The Art Newspaper has written favorably about the PAS and its efforts to record evidence of the past in Britain and Wales. Of course, the PAS records coins and other artifacts, but this effort has fostered academic research as well. As the article explains:
The information provided by members of the public over the last 15 years is available for all to see on the PAS database. This now contains around 810,000 items and spans objects dating from the Stone Age to Anglo-Saxon, Roman, medieval, and post-medieval times. Every entry includes archaeological information on the object in question, details of where it was discovered and often incorporates notes of scholarly interest. The database provides a historical snapshot of human settlement in England and Wales and is an awesome example of what can be achieved by harnessing the power of the public.
“It’s now a major academic resource,” says Bland. “There are 66 people using it for their PhDs and 140 other post-graduate students or undergraduates using it for their dissertations as well as around 12 major funded research projects [working on it], one of them with £150,000 from the Leverhulme Trust to allow us to analyse the factors underlying the data.”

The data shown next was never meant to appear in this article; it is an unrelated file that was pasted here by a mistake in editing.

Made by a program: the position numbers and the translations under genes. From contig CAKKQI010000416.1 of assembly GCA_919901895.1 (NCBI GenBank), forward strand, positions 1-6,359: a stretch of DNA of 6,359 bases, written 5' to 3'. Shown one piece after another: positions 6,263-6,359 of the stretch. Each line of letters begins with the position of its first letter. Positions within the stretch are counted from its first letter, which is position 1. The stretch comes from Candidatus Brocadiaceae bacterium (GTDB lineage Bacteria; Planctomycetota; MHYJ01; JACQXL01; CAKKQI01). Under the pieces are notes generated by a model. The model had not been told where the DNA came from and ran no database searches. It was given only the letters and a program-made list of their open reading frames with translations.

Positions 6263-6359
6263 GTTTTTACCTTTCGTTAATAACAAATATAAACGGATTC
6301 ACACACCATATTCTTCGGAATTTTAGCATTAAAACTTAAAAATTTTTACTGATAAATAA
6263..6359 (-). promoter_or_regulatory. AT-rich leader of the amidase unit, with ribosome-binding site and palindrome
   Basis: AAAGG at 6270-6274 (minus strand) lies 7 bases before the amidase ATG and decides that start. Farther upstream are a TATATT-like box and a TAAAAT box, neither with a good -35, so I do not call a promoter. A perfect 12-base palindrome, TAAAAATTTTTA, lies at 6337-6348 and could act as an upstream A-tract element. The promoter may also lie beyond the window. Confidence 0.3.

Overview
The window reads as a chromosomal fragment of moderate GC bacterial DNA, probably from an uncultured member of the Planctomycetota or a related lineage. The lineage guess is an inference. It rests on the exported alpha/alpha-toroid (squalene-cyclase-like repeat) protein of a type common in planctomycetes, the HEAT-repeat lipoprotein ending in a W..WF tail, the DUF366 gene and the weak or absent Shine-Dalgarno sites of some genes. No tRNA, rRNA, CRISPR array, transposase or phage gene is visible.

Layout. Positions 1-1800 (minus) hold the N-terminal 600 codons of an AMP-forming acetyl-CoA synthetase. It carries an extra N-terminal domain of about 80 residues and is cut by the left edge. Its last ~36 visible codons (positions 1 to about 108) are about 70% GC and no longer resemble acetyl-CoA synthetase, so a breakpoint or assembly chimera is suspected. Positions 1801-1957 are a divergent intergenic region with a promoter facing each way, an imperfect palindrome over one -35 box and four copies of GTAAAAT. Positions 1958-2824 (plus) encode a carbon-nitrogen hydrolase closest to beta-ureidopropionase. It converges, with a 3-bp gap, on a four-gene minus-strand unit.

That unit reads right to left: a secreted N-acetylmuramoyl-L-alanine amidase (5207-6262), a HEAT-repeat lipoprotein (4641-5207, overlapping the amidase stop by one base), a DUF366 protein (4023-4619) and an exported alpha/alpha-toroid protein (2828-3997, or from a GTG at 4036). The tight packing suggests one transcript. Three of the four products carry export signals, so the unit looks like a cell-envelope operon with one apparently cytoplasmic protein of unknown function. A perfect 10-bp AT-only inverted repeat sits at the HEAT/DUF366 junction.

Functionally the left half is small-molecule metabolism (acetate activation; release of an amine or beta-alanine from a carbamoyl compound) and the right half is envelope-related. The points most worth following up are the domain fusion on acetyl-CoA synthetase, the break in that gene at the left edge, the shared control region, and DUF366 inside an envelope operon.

Given these successes, it's hard to understand the hostility still shown it in parts of the archaeological blogosphere and the unwillingness to consider whether it can be adapted in some fashion in countries like Bulgaria, Cyprus, Greece, and Italy.
The amounts spent on PAS would seem to give far more "bang for the buck" (or perhaps pound in this case) than many archaeological programs. Perhaps the Bureau of Educational and Cultural Affairs and USAID should consider funding a pilot program in a source country like Bulgaria. The costs could be minimal compared to the amounts spent on archaeology in places like Iraq and Egypt.